First Officer to Refuse Iraq Duty Speaks Out
by Rachel Ensign
U.S. Army 1st Lt. Ehren Watada, right, speaks to the media and supporters, Wednesday, June 7, 2006, in Tacoma, Wash. Watada said he feels the Iraq war is illegal and immoral and is refusing to deploy when his Army brigade, stationed at Fort Lewis, Wash., leaves for Iraq later this month. (AP Photo/Ted S. Warren)
1st LT Ehren Watada knew that once he completed his officer training with the 3d Stryker Brigade (armored vehicles) of the Second Infantry Division at Ft. Lewis, WA it was highly likely that he would receive deployment orders for Iraq. Anticipating this, he told his commanders in January 2006 that he would refuse to deploy because he believed US military operations in Iraq violated international law. He didn't file for discharge as a conscientious objector (CO) because he remains willing to fight in lawful wars that are in defense of the nation.
Following this, he was told that he could submit a request to resign his commission. He was notified in May that this request had been denied by his command.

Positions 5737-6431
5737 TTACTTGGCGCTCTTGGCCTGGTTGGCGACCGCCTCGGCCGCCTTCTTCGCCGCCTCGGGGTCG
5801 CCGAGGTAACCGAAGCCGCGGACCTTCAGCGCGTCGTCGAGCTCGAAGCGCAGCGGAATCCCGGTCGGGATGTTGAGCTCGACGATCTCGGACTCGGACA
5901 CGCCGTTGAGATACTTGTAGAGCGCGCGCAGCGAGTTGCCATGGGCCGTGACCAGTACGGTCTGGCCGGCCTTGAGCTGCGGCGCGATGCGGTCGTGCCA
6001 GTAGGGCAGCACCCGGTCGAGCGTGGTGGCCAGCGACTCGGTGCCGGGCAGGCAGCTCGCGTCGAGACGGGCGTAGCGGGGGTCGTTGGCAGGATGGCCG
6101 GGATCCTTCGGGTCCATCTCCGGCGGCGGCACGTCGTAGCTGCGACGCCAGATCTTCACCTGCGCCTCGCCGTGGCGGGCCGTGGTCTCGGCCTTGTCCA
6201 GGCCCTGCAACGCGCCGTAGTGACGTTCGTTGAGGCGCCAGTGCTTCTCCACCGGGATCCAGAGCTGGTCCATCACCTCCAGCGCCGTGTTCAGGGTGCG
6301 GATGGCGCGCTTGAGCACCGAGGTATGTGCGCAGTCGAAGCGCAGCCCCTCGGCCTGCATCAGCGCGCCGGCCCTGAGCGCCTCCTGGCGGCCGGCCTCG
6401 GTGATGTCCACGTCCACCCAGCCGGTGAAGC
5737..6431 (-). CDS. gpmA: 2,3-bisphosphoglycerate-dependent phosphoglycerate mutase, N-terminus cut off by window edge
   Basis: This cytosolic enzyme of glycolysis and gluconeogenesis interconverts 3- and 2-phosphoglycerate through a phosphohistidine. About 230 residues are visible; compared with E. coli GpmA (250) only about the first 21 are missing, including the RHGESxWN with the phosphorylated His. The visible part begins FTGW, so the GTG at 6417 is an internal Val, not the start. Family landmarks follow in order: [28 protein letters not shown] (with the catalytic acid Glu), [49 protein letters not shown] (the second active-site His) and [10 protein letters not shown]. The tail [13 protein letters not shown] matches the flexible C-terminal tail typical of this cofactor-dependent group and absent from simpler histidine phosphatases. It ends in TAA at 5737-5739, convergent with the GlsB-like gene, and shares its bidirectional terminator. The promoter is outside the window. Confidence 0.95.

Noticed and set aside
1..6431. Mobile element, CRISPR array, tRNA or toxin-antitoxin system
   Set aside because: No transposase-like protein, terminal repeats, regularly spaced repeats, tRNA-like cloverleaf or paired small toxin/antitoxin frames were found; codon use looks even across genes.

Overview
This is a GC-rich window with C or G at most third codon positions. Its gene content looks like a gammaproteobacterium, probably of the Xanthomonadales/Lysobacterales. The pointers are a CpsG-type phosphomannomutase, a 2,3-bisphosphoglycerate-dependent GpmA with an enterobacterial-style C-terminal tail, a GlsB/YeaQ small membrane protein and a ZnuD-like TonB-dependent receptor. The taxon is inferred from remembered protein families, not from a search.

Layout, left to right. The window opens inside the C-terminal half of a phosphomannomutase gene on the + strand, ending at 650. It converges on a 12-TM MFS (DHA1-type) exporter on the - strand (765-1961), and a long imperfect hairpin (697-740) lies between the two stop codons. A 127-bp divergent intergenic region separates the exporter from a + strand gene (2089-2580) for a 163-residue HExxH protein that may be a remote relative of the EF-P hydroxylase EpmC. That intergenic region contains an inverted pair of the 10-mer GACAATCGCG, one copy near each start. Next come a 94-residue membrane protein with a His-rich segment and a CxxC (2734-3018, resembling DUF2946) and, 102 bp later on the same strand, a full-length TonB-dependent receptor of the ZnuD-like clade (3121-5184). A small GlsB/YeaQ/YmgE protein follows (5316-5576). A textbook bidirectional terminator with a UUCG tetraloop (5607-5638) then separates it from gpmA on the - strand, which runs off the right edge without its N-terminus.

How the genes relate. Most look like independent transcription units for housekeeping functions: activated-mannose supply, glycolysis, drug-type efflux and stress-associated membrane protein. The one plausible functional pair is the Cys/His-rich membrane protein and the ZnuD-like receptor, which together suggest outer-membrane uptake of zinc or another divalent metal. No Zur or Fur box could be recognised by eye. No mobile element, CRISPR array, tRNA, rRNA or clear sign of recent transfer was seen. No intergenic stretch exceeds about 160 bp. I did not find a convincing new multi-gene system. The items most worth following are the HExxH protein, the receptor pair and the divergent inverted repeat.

A native of Hawaii, Watada 28, was raised in a family which encouraged a questionning attitude about military duty. His father, Robert Watada, a retired state official,
erformed "alternative service" with the Peace Corps in Peru because of his opposition to the Vietnam War. He told the Seattle Times that he had laid out the "pros and cons" of military service to his son, when he was considering enlisting following the US invasion of Iraq in March 2003. Young Watada was an Eagle Scout in high school and had graduated with a finance degree from Hawaii Pacific University prior to enlisting in the US Army.
"He knew very well of my decision not to go to Vietnam...but
he felt that he wanted to do his part for the country," Watada
told the newspaper. The young officer concedes that he had doubts about
the war, but felt that President Bush should be given the benefit of
the doubt when he claimed that Iraq possessed weapons of mass destruction.
When Watada communicated with news reporters via telephone he stated; "I feel that I have been lied to and betrayed by this administration. It is the duty and obligation of every soldier to evaluate the legality of every order, including an order to go to war." The young officer has retained civilian defense counsel and pledges to fight criminal charges such as desertion, disobeying orders, or missing a movement by raising his duty as an officer to obey international and domestic law.
Mike McCormick has published Watada's interview online,
via, YouTube http://talkingsticktv.org/